Jungle Tales of Tarzan

By Edgar Rice Burroughs

Page 56

hopped about the clearing dragging the
old one after him in childish glee.

As Tarzan traveled, dividing his quest for food with one for a
sufficiently noble quarry whereupon to test his new weapon, his mind
often was upon Gazan. The ape-man had realized a deep affection for
Teeka's balu almost from the first, partly because the child belonged
to Teeka, his first love, and partly for the little ape's own sake, and
Tarzan's human longing for some sentient creature upon which to expend
those natural affections of the soul which are inherent to all normal
members of the GENUS HOMO. Tarzan envied Teeka. It was true that Gazan
evidenced a considerable reciprocation of Tarzan's fondness for him,
even preferring him to his own surly sire; but to Teeka the little one
turned when in pain or terror, when tired or hungry. Then it was that
Tarzan felt quite alone in the world and longed desperately for one who
should turn first to him for succor and protection.

Taug had Teeka; Teeka had Gazan; and nearly every other bull and cow of
the tribe of Kerchak had one or more to love and by whom to be loved.
Of course Tarzan could scarcely formulate the thought in precisely this
way--he only knew that he craved something which was denied him;
something which seemed to be represented by those relations which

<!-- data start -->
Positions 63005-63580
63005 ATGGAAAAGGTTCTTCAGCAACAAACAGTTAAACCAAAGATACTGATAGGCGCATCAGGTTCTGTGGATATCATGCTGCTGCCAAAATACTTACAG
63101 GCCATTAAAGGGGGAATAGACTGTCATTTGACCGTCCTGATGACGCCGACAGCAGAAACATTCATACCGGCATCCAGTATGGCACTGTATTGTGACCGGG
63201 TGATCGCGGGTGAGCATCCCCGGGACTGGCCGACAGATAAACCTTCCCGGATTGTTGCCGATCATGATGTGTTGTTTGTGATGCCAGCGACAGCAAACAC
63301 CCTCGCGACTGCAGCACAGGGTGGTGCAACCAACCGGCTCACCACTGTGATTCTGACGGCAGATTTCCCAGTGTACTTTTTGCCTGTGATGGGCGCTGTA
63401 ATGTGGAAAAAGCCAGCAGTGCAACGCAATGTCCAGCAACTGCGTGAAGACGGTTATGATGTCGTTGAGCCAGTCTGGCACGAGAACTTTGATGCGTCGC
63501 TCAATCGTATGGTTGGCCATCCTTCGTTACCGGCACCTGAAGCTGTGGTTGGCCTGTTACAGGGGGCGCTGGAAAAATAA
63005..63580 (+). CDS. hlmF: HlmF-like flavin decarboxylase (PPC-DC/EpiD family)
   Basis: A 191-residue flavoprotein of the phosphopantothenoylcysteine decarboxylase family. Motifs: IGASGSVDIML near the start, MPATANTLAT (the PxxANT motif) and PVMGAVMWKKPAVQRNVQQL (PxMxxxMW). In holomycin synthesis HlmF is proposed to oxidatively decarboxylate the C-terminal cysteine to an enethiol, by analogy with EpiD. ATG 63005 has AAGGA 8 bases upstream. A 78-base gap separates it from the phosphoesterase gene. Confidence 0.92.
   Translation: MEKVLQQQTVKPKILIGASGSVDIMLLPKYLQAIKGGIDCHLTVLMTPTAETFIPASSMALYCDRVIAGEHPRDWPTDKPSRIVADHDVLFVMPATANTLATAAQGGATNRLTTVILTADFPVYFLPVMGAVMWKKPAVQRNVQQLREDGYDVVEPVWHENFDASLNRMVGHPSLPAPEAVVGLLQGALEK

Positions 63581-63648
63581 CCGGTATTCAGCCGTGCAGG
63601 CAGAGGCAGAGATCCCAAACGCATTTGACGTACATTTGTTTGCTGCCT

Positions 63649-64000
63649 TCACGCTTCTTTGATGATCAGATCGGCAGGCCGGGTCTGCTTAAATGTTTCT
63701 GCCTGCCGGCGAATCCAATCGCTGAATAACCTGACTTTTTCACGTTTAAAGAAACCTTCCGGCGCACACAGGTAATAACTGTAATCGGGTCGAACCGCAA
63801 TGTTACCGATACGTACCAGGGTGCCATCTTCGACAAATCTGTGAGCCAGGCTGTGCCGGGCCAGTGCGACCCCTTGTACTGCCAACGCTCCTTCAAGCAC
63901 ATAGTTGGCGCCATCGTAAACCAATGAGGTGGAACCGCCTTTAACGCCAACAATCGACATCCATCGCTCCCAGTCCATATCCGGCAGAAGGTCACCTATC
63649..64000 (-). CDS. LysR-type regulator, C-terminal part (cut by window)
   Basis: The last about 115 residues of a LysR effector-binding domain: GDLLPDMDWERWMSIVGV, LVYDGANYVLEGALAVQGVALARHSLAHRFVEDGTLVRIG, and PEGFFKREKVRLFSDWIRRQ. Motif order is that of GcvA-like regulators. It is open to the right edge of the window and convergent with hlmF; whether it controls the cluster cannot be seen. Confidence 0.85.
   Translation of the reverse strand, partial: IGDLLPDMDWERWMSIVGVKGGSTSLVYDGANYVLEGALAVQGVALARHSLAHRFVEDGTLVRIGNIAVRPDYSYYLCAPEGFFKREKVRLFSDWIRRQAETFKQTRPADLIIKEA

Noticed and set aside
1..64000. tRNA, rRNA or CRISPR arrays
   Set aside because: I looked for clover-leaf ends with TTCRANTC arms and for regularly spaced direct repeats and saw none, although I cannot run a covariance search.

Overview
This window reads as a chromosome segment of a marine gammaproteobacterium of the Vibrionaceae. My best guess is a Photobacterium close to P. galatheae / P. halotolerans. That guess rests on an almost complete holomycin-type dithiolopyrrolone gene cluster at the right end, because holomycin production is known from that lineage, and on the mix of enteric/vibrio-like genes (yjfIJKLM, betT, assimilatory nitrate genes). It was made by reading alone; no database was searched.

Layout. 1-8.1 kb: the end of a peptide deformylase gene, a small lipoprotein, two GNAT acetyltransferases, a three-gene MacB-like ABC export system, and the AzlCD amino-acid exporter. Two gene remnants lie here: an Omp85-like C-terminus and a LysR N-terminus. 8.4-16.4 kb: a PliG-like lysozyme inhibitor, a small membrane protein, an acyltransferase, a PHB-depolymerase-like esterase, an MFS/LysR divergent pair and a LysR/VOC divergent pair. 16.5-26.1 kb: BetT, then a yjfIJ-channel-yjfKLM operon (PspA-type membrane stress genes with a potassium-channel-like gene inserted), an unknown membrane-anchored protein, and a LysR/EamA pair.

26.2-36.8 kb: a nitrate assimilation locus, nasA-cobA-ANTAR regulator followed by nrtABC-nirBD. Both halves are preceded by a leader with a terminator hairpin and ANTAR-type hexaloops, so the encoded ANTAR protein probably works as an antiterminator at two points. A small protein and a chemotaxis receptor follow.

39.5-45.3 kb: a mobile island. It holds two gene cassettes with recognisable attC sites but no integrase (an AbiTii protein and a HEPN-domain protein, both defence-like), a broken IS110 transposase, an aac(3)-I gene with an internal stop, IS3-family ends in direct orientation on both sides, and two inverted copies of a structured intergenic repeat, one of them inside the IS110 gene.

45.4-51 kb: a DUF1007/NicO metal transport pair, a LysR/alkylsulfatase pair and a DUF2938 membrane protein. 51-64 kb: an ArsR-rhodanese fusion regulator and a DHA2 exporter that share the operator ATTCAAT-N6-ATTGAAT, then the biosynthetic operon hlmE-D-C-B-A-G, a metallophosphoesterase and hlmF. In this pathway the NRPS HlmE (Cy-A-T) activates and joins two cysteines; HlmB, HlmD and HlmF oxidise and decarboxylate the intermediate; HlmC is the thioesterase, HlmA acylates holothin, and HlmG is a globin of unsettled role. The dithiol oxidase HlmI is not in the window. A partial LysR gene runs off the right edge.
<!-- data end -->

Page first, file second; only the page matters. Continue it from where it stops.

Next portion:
existed between Teeka and her balu, and so he envied Teeka and longed
for a balu of his own.

He saw Sheeta and his mate with their little family of three; and
deeper inland toward the rocky hills, where one might lie up during the
heat of the day, in the dense shade of a tangled thicket close under
the cool face of an overhanging rock, Tarzan had found the lair of
Numa, the lion, and of Sabor, the lioness. Here he had watched them
with their little balus--playful creatures, spotted leopard-like. And
he had seen the young fawn with Bara, the deer, and with Buto, the
rhinoceros, its ungainly little one. Each of the creatures of the
jungle had its own--except Tarzan. It made the ape-man sad to think
upon this thing, sad and lonely; but presently the scent of game
cleared his young mind of all other considerations, as catlike he
crawled far out upon a bending limb above the game trail which led down
to the ancient watering place of the wild things of this wild world.

How many thousands of times had this great, old limb bent to the savage
form of some blood-thirsty hunter in

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